Apr. 21, 2009 Rifampin (RMP), a first-line antituberculosis drug, reaches serum concentrations well below suggested lower limits when a standard dose of 8-12mg/kg body weight is given to children. A pharmacokinetic study suggests that a higher dose of 10-20mg/kg may be more appropriate.
H. Simon Schaaf from the University of Stellenbosch, South Africa, led a team of researchers who studied 54 children admitted to hospital with severe tuberculosis, 21 of whom also had HIV infection. He said, "The mean calculated 2h RMP concentrations in these HIV-infected and HIV-uninfected children were 3.9 and 4.8μg/ml, respectively, at 1-month after treatment start and 4.0 and 4.6μg/ml after 4-months treatment. These values are considerably less than the suggested lower limit for 2h RMP concentrations in adults of 8.0μg/ml".
Although there is some evidence that the low concentrations achieved may be effective in treating tuberculosis, Schaaf and his colleagues sound a note of caution regarding the more severe forms of tuberculosis such as are increasingly encountered in the developing world, especially in association with HIV infection. They write, "In the era of HIV/AIDS, any reduction in the dose of antituberculosis agents reflected by frequency and length of treatment, particularly in more severe forms of pulmonary tuberculosis, may be associated with an increased risk of relapse".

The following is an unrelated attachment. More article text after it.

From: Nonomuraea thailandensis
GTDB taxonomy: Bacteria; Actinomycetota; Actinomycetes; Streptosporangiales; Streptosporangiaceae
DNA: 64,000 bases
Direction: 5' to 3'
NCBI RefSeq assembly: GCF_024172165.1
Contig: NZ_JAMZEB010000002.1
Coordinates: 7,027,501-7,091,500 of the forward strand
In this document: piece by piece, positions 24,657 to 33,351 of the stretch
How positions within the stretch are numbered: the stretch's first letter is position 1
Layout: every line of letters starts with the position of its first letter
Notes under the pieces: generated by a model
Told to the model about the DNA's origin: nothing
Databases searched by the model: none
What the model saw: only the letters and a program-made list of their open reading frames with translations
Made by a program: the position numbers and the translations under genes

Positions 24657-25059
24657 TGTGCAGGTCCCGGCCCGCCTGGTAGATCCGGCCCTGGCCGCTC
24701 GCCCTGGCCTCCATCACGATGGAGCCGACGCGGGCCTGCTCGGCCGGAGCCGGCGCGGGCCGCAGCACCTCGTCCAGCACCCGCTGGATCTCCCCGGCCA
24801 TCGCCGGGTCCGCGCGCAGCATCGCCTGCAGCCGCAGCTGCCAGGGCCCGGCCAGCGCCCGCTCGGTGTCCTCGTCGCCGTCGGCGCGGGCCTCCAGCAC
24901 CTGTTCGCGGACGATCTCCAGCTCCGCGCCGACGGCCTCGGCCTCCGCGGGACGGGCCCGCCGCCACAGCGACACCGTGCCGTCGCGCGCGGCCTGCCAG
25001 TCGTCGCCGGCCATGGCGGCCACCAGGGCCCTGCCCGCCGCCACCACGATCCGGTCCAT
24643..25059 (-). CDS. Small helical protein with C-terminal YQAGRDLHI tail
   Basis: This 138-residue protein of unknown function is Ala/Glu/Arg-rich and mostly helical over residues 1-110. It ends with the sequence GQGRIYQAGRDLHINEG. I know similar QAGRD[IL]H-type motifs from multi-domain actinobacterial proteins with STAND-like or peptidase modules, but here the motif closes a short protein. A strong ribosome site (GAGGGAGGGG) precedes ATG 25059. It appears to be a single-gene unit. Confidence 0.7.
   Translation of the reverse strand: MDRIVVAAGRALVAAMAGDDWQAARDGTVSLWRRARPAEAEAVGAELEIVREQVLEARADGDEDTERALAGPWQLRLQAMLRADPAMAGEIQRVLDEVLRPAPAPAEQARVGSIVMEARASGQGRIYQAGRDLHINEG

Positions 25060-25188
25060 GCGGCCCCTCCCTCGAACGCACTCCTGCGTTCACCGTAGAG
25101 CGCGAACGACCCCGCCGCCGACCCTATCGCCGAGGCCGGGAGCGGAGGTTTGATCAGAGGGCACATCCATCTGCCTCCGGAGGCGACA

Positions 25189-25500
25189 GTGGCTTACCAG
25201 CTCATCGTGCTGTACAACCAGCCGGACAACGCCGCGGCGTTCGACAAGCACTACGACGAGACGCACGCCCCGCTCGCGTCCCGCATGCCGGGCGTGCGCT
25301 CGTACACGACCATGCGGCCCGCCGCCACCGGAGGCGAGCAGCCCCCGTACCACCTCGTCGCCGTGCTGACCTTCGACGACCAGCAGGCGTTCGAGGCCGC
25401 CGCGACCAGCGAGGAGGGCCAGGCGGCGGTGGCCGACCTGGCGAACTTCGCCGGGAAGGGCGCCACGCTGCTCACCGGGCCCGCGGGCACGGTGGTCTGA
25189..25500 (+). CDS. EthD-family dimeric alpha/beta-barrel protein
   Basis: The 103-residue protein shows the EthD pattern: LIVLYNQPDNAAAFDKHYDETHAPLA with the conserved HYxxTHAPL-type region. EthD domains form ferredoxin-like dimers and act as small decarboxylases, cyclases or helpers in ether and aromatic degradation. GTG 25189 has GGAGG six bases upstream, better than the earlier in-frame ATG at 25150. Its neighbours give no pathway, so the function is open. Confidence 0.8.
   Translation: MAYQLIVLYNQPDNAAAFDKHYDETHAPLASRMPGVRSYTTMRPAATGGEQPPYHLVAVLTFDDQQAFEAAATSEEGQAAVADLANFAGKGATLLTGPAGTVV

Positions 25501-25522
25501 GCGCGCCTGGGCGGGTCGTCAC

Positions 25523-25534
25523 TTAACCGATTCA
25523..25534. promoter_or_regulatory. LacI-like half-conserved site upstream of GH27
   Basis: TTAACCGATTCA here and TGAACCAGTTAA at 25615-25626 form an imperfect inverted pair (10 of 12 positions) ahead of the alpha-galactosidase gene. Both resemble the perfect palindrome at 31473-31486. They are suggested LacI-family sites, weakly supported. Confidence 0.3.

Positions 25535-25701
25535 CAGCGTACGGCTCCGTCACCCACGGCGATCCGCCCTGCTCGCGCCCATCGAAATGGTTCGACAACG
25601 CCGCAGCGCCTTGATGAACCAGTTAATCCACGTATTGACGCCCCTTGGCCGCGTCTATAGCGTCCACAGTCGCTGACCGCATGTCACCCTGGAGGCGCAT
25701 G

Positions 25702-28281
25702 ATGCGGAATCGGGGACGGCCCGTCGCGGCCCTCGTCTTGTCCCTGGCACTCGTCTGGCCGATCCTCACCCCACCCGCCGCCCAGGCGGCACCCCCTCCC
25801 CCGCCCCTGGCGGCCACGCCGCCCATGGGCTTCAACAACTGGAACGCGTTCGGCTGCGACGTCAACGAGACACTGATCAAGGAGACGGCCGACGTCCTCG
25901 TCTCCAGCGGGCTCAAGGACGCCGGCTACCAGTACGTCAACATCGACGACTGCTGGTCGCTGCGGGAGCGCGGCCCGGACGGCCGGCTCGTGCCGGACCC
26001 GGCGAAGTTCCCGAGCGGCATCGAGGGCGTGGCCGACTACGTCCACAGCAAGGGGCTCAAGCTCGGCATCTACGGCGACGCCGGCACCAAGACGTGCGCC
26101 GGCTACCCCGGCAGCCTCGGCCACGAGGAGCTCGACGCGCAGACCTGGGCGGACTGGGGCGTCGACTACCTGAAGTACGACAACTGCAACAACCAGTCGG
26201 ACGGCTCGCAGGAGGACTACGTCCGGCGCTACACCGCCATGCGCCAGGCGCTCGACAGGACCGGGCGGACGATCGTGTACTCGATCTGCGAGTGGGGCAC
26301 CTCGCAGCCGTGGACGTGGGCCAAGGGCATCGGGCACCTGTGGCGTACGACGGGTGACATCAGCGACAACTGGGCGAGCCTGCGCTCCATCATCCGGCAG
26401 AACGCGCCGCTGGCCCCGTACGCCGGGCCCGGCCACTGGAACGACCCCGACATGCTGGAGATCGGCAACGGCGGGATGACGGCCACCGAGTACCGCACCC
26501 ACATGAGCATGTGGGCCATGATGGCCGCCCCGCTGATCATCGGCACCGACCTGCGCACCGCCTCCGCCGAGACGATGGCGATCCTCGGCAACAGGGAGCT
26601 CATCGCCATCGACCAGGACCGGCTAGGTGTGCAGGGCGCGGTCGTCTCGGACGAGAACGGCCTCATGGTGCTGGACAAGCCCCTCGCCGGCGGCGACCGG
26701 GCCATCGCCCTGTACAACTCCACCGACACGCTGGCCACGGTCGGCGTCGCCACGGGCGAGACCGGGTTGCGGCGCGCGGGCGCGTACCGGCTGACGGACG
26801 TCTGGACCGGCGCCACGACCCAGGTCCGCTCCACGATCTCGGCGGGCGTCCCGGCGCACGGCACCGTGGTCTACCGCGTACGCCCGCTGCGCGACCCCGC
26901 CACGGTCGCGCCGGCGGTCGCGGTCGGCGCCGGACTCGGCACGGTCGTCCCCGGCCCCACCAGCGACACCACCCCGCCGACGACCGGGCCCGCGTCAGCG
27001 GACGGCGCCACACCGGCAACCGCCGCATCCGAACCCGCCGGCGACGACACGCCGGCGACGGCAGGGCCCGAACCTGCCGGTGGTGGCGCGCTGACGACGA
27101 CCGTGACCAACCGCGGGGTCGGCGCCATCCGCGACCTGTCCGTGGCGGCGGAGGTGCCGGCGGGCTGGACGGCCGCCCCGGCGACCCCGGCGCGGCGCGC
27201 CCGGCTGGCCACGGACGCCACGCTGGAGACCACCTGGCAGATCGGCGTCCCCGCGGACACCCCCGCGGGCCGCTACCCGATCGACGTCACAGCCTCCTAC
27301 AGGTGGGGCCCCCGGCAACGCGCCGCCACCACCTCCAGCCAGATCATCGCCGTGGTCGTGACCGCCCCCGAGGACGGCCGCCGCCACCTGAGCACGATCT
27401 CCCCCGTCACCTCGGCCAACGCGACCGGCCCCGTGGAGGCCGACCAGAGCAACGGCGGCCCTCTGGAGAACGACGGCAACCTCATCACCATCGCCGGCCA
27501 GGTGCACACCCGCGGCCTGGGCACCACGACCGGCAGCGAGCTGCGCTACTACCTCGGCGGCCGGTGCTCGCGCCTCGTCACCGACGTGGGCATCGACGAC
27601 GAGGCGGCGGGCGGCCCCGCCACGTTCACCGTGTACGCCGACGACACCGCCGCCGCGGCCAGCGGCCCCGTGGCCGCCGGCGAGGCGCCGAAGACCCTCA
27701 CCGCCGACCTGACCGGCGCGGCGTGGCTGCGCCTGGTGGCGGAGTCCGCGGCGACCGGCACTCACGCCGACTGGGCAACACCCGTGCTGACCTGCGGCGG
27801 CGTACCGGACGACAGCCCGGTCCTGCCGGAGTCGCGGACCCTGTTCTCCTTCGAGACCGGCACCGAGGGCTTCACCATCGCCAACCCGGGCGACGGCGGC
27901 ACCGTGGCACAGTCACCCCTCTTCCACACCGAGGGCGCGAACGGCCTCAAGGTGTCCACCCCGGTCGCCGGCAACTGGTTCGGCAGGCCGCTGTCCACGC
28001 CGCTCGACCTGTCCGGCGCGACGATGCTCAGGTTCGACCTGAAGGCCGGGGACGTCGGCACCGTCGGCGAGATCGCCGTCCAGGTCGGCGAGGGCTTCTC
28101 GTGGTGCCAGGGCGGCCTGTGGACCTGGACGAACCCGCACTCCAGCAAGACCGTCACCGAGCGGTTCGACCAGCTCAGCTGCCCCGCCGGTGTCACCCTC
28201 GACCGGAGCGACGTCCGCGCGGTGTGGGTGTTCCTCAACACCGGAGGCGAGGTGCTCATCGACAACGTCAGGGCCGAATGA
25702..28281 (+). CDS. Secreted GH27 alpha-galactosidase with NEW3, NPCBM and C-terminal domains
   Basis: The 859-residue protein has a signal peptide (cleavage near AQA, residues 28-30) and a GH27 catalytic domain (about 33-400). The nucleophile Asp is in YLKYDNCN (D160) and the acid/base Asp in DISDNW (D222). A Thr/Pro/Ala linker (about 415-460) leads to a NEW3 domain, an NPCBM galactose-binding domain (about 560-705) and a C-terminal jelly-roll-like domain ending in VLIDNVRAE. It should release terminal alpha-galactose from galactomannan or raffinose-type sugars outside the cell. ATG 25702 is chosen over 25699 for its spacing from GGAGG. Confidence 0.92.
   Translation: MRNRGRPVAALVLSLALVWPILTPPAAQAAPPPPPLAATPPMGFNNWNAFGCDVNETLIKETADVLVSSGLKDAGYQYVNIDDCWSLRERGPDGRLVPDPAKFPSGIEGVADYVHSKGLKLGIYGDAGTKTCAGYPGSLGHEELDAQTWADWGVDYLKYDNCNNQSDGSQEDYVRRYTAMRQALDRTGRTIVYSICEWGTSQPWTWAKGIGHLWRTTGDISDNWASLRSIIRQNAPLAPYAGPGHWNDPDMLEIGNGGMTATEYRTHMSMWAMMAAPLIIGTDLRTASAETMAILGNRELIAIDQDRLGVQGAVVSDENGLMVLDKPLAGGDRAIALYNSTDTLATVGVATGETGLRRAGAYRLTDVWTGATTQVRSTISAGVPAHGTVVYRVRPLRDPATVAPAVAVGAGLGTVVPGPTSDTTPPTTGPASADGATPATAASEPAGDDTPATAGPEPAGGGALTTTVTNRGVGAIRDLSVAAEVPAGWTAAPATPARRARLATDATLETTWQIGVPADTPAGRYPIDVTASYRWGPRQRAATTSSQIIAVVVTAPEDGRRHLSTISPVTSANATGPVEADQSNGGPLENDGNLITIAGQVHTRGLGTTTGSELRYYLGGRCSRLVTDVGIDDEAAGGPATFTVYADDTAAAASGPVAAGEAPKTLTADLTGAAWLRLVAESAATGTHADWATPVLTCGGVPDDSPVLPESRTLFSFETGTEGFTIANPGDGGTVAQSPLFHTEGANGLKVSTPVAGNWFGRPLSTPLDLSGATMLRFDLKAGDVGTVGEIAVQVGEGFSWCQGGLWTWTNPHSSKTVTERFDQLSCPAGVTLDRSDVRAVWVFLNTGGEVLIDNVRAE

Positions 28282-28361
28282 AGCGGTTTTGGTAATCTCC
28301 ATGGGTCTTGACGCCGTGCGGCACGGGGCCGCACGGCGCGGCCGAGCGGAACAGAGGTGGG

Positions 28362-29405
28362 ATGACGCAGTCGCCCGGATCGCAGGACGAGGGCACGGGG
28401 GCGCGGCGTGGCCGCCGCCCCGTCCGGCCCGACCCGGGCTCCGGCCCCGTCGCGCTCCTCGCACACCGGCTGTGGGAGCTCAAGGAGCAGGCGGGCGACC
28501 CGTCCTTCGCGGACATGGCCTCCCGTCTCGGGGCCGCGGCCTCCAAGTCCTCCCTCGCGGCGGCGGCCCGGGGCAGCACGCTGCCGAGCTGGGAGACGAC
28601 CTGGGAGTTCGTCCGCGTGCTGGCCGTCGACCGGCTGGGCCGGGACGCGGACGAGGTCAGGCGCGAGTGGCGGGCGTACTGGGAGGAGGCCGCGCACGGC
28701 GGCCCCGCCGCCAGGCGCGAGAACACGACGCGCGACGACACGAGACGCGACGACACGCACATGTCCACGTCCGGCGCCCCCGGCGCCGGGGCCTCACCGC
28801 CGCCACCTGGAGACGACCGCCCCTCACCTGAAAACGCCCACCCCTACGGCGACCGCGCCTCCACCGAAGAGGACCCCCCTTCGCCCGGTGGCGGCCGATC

The dosage of RMP recommended for use in children in the United States of America is 15mg/kg with a range of 10-20mg/kg body weight. The authors conclude that this should be the standard globally, "We believe that the recommended RMP dose of 10-20 mg/kg for children by the American Academy of Pediatrics is a more appropriate dosage range".
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- Hendrik Simon Schaaf, Marianne Willemse, Karien Cilliers, Demetre Labadarios, Johannes Stephanus Maritz, Gregory D Hussey, Helen McIlleron, Peter Smith and Peter Roderick Donald. Rifampin pharmacokinetics in children, with and without human immunodeficiency virus infection, hospitalized for the management of severe forms of tuberculosis. BMC Medicine, (in press)
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